Surrey RCMP detained a pair of suspected Turkish nationals Saturday morning and a family of four Sunday morning, following reports of individuals seen crossing into Canada illegally, between the Douglas and Pacific Highway borders in South Surrey.
According to a Surrey RCMP news release, the couple – who looked to be in their 60s – were spotted just before 7:30 a.m. Feb. 25 in the area of 170 Street and 0 Avenue.
Officers dispatched to the area took two “co-operative” people into custody. They were turned over to immigration officials.
No news release was issued regarding the family of four, however, images captured by a freelance Reuters photographer show Mounties searching a young girl – reportedly one of two children in the group – a black backpack on the trunk of a vehicle and family members sitting in the back seat of a police car.
Cpl. Scotty Schumann told Peace Arch News Monday that he could not share any details of the incident, as it is not a police investigation.
“We don’t keep them, we don’t confirm their identities…” he said of the detained individuals. “We’re referring everybody to (Canada Border Services Agency) for details.”
Officials with CBSA, however, said they also could not comment, noting the RCMP is responsible for incidents that occur between the ports of entry.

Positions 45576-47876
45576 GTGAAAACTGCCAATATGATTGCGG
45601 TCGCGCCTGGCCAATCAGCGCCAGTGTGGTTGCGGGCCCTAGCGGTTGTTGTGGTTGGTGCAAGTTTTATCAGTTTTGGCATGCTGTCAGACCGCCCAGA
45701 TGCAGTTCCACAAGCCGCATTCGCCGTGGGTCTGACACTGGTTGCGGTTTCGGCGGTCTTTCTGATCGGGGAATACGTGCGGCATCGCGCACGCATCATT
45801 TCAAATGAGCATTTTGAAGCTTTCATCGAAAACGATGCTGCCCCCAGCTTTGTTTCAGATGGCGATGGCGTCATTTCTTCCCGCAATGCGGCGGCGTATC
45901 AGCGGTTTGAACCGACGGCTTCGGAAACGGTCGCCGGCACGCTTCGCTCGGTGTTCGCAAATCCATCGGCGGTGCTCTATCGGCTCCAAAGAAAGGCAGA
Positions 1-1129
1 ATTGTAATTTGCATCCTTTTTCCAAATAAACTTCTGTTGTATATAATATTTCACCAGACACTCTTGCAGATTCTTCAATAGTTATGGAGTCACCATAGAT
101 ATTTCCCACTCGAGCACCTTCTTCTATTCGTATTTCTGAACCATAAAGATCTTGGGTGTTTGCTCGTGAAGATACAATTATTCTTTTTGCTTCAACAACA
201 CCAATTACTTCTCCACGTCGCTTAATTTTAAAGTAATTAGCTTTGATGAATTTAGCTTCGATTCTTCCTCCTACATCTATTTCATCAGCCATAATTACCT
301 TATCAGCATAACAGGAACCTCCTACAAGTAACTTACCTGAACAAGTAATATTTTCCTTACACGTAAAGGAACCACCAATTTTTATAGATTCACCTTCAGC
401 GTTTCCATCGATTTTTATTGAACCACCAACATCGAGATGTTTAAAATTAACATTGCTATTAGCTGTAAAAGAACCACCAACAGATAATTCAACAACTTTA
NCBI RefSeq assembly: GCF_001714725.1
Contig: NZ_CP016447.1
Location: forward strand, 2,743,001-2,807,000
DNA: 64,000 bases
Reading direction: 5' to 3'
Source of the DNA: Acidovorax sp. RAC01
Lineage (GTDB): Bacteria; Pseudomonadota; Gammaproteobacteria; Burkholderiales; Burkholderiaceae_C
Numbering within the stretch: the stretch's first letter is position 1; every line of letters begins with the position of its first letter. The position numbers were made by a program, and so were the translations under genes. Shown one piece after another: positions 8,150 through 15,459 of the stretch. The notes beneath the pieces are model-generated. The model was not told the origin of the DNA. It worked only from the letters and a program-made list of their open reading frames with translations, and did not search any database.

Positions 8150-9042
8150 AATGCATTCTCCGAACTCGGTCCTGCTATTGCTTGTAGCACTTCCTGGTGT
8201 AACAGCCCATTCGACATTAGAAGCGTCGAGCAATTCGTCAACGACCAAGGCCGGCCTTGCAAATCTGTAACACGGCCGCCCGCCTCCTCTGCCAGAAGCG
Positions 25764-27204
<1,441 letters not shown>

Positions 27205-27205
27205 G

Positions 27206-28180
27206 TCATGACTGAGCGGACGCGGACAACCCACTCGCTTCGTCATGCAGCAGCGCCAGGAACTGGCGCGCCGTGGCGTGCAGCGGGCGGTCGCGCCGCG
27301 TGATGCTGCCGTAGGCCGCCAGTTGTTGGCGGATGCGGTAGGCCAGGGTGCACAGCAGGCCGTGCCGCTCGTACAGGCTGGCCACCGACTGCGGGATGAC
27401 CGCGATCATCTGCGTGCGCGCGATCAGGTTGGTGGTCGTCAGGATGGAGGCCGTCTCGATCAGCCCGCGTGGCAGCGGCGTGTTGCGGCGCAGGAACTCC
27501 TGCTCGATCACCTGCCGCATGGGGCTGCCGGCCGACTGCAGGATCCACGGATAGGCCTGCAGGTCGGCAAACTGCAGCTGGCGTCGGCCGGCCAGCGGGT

Immigration, Refugees and Citizenship Canada officials did not respond to inquiries by PAN press time Tuesday morning.
U.S. officials were also busy at the local border this weekend, announcing Monday that two men were detained at the Peace Arch port in separate incidents Saturday evening. One resulted in an arrest, and the other, a wait for extradition.
In the first, a 20-year-old Lynnwood man was arrested after border officers discovered an order prohibiting the man from being in the presence of his passenger. According to U.S. Customs and Border Protection, the order was served in February 2014.
“Protection orders are taken very seriously,” Area Port Director Kenneth Williams said in a news release. “As part of our numerous law-enforcement duties, we always verify the authenticity of protection orders and ensure the safety of the protected individual.”
The man was turned over to Blaine Police Department and bail was set at $5,000.
In the second incident, a 39-year-old Estonian man was detained after being denied entry to Canada. CBSA officers discovered he had overstayed his visa. As well, he had a driving-under-the-influence charge out of Los Angeles from Jan. 30.
The man’s passport showed an admission stamp that expired May 10, 2015.
“He soon will be back in Estonia thanks to excellent bilateral collaboration of CBP and CBSA,” Williams said.
The man was transported to the Northwest Detention Center in Tacoma to await a hearing and removal from the U.S.